Larry Coryell, Victory Bailey, and Lenny White all have long musical histories, much of it tied up with the first wave of jazz fusion music. Bailey followed Jaco Pastorious in the late editions of Weather Report, and continued to work with keyboardist Joe Zawinul in the Zawinul Syndicate. Drummer White played with the most famous lineup of Chick Corea’s Return to Forever before embarking on a solo career in which he collaborated with the cream of fusion players, including Brian Auger, Jan Hammer, Miroslav Vitous, Al DiMeola, and Larry Coryell. Coryell, of course, is one of the original fusion guitarists. Along with Jimi Hendrix and John McLaughlin, Coryell pretty much demonstrated the possibilities of merging rock, jazz, and sheer electronic sound into a powerful sonic force, reinventing the language of the electric guitar along the way.
Coryell can effectively play any style, and his discography is all over the map, so no one can generally claim to know what he’s going to do next. Electric comes on the heels of 2004’s Tricylces, on which Coryell played fairly straight-ahead modern jazz with his trio. The group featured on Electric is definitely a power trio, and one that raises mighty expectations. In many ways, this seems like a jazz-fusion Cream, but the results are a bit less spectacular than one might expect. That’s not to say Electric doesn’t have some great moments, nor that the musicians here do not rise to the high level of musicianship most listeners will be expecting. No, it’s more that one never feels like this trio cuts loose the way it might have. Everything is just a little too subdued, especially Coryell, who one might have thought would really burn on his return to electric guitar fusion.
The disc begins pleasantly with Lenny White’s composition “Wolfbane,” and Coryell starts off with some atmospheric crunch chords before launching into the melody. Bailey is right on the money with his elastic, bass work, and White pushes things along nicely. Coryell does some tasty solo work, and the whole thing is very generally agreeable, but not earth-shattering. Coryell’s own “BB Blues” continues to offer workmanlike performances that pull the listener in, but fail to completely satisfy. Coryell is more adept at playing blues and offers more blues inflections than many fusion guitarists, so his ability to rock out on a blues is never really in question.
The group really hits its stride on the third track, a well-arranged version of the Miles Davis chestnut “So What.” The track has been done to death, but Bailey’s rendition of the melody, lighter and cleaner than most bassists are able to manage, is well-served by Coryell’s brief interjections. This track really works up the sparks, and the group continues to amaze with a languid version of “Sex Machine” on which Coryell loosens up, aided and abetted by some solid, dirty drumming from White. Sadly, the momentum flags on a cover of Led Zeppelin’s “Black Dog,” on which the decision to swing the number turns out to be a mistake.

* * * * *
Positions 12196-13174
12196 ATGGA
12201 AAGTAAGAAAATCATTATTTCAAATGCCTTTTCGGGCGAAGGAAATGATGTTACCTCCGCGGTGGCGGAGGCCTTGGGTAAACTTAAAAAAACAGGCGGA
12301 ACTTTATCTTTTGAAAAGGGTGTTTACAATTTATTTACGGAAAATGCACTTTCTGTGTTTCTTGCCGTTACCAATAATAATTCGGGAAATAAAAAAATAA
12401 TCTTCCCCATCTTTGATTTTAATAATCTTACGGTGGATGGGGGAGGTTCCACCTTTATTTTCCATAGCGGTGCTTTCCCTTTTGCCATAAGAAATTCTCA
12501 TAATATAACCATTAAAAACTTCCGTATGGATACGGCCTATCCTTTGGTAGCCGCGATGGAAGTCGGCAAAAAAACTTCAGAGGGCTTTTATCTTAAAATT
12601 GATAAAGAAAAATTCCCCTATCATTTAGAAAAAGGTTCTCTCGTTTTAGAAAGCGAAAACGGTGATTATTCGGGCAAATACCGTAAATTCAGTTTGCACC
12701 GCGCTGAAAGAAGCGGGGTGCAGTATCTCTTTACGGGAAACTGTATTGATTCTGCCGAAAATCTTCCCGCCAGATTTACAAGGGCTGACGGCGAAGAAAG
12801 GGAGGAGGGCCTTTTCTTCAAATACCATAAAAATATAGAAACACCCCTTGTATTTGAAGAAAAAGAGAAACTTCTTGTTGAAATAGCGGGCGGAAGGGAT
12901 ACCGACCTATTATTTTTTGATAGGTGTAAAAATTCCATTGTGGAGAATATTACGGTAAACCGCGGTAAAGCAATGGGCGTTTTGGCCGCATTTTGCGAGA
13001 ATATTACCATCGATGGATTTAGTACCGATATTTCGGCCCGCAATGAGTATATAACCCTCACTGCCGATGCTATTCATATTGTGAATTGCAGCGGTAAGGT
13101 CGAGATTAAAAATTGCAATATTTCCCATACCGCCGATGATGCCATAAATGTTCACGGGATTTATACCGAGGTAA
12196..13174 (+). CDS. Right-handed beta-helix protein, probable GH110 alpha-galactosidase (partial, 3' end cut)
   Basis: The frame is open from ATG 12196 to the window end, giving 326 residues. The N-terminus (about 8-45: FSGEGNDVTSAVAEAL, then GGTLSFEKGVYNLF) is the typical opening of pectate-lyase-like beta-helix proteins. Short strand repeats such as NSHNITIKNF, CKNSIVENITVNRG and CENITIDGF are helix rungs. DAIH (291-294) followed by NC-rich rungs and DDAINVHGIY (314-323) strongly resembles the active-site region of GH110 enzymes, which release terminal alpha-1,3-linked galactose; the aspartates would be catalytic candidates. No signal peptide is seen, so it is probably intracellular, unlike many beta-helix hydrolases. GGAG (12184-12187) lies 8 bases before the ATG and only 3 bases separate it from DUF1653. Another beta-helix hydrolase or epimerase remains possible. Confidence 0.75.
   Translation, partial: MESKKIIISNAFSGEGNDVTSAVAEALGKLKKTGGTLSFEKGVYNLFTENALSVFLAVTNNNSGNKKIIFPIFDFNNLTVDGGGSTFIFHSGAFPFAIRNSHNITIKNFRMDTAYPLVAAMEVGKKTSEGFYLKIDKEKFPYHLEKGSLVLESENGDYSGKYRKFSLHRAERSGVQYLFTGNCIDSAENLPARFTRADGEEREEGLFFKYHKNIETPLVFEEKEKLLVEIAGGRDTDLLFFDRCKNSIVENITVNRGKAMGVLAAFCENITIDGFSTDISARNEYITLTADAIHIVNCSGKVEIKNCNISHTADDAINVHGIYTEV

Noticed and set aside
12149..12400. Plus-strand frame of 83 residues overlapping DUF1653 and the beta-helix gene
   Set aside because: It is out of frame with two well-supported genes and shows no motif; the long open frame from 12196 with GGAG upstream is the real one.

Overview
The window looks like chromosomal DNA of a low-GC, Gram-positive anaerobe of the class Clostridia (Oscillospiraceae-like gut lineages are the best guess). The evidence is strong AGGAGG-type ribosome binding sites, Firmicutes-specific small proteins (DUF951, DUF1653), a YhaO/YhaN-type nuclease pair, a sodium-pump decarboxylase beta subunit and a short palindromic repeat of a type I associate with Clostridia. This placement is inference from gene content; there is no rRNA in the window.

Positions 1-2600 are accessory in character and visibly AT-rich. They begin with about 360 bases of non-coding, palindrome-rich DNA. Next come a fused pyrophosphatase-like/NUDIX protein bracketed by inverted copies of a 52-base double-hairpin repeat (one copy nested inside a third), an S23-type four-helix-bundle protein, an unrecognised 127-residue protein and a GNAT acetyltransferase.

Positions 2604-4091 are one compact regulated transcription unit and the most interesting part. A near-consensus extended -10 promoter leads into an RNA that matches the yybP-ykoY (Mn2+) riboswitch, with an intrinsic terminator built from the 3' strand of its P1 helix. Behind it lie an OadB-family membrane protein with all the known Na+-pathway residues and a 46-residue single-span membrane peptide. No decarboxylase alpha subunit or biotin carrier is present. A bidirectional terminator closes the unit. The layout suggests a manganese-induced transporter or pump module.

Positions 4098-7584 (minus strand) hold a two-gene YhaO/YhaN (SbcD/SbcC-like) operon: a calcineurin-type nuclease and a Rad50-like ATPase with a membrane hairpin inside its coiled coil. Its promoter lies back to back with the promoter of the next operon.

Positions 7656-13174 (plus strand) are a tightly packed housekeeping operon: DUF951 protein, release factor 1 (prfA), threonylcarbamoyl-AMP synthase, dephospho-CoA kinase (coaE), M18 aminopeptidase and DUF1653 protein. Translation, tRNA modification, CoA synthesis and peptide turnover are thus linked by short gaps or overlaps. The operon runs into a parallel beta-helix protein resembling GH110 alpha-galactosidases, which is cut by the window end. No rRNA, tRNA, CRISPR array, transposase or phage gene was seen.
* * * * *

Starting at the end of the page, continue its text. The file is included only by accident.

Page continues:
The trio is able to finish off nicely, offering a good version of Wayne Shorter’s “Footprints.” “Born Under a Bad Sign” is also good, again largely due to Coryell’s way with the blues. Bailey’s “Lowblow” is a fast jazz number, and the group gets off what is likely its best performance here, bringing to mind the best work of the John Abercrombie/Dave Holland/Jack DeJohnette Gateway trio recordings. The closer is Coryell’s “Rhapsody and Blues,” which demonstrates Larry’s compositional abilities, his formidable guitar technique, and his way with a catchy melody. It provides the CD with a strong finish that will leave most listeners happy.
With the exception of a few mediocre tracks, Electric is a solid album that fans of Coryell, Bailey, and White will enjoy, as will fans of electric guitar, jazz fusion, and progressive rock. The recording was done with a single point microphone, with no overdubs, compressors, multitracking, or heavy mixing. It represents, as closely as possible, the live sounds of these musicians, and that sound is formidable. Still, there’s an air of restraint that doesn’t quite fit with the profiles of these talented musicians; perhaps they were still feeling each other out somewhat. There is word that this trio may record a followup, and they’ve been playing live quite a bit. Perhaps as they develop together as a trio, they will lose some of their inhibitions and start firing on all cylinders. In the meantime, Electric is a solid, pleasurable listening experience.